In May, President Trump nominated Gina Haspel to become the country’s new director of the Central Intelligence Agency. After dismissing Secretary of State Rex Tillerson and replacing him with current CIA director Mike Pompeo, leaving the CIA director position open.
After holding a career position at the agency for over 33 years and serving as Deputy Director under Pompeo, Haspel’s nomination received backlash from both liberals and conservatives, largely because of her known use of torture after the September 11 attacks. Haspel was the head of a secret prison – known as a “blacksite”- in Thailand during the Bush administration, which was revealed to have used torture techniques such as waterboarding, sleep deprivation and “walling,” where prisoners were repeatedly thrown into walls during interrogation.
EHS alum Senator John McCain ‘54, though unable to partake in the vote because of his battle with brain cancer, urged the Senate to reject Haspel’s nomination, stating that “I believe Gina Haspel is a patriot who loves our country and has devoted her professional life to its service and defense. However, Ms. Haspel’s role in overseeing the use of torture by Americans is disturbing. Her refusal to acknowledge torture’s immorality is disqualifying.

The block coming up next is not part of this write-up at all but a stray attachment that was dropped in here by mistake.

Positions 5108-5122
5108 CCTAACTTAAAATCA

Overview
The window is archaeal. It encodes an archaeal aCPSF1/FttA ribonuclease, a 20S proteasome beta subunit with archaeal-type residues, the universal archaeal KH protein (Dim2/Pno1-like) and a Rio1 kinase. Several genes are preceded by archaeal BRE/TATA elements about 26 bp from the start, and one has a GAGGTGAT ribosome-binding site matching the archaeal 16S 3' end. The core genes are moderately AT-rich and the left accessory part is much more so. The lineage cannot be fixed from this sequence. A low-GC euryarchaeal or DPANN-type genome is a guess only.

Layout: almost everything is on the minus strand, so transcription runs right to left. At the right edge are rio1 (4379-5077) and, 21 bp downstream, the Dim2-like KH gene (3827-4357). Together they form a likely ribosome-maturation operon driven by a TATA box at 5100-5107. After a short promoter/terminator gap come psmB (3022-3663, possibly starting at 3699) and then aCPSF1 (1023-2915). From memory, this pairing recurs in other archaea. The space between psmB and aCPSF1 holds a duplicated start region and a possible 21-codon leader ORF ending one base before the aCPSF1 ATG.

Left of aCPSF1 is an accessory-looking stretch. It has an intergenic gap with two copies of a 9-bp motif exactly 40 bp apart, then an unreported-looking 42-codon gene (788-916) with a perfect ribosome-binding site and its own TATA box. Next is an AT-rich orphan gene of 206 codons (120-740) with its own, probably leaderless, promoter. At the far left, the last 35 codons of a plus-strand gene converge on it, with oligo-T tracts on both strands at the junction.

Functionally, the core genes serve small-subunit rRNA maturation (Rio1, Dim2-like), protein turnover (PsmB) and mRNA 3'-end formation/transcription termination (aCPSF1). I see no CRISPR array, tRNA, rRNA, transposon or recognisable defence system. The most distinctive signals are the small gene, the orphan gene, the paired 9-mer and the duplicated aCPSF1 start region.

I believe the Senate should exercise its duty of advice and consent and reject this nomination.” Majority of Senate Democrats agreed with Senator McCain, along with two other Republican Senators. There was also controversy surrounding her involvement in the 2005 destruction of waterboarding tapes. Though Haspel was cleared of any wrongdoing by former CIA Deputy Director Michael Morell in a recently declassified memo, many Democrats were left wanting more. “It’s completely unacceptable for the CIA to declassify only material that’s favorable to Gina Haspel, while at the same time stonewalling our efforts to declassify all documents related to her involvement in the torture program,” says Senator Diane Feinstein of California.
Most Republicans, however, supported Haspel’s nomination because of her qualification for the job after so much time spent in the agency, and belief in her statement that though torture may have been used in the past, she “would not allow CIA to undertake activity that [she] thought was immoral, even if it was technically legal. [She] would absolutely not permit it.”
Because of the Republican majority in the Senate in conjunction with the vote of six Democrats, Haspel was confirmed on May 17, 2018 with a 54-45 vote as the first female CIA director in the agency’s history.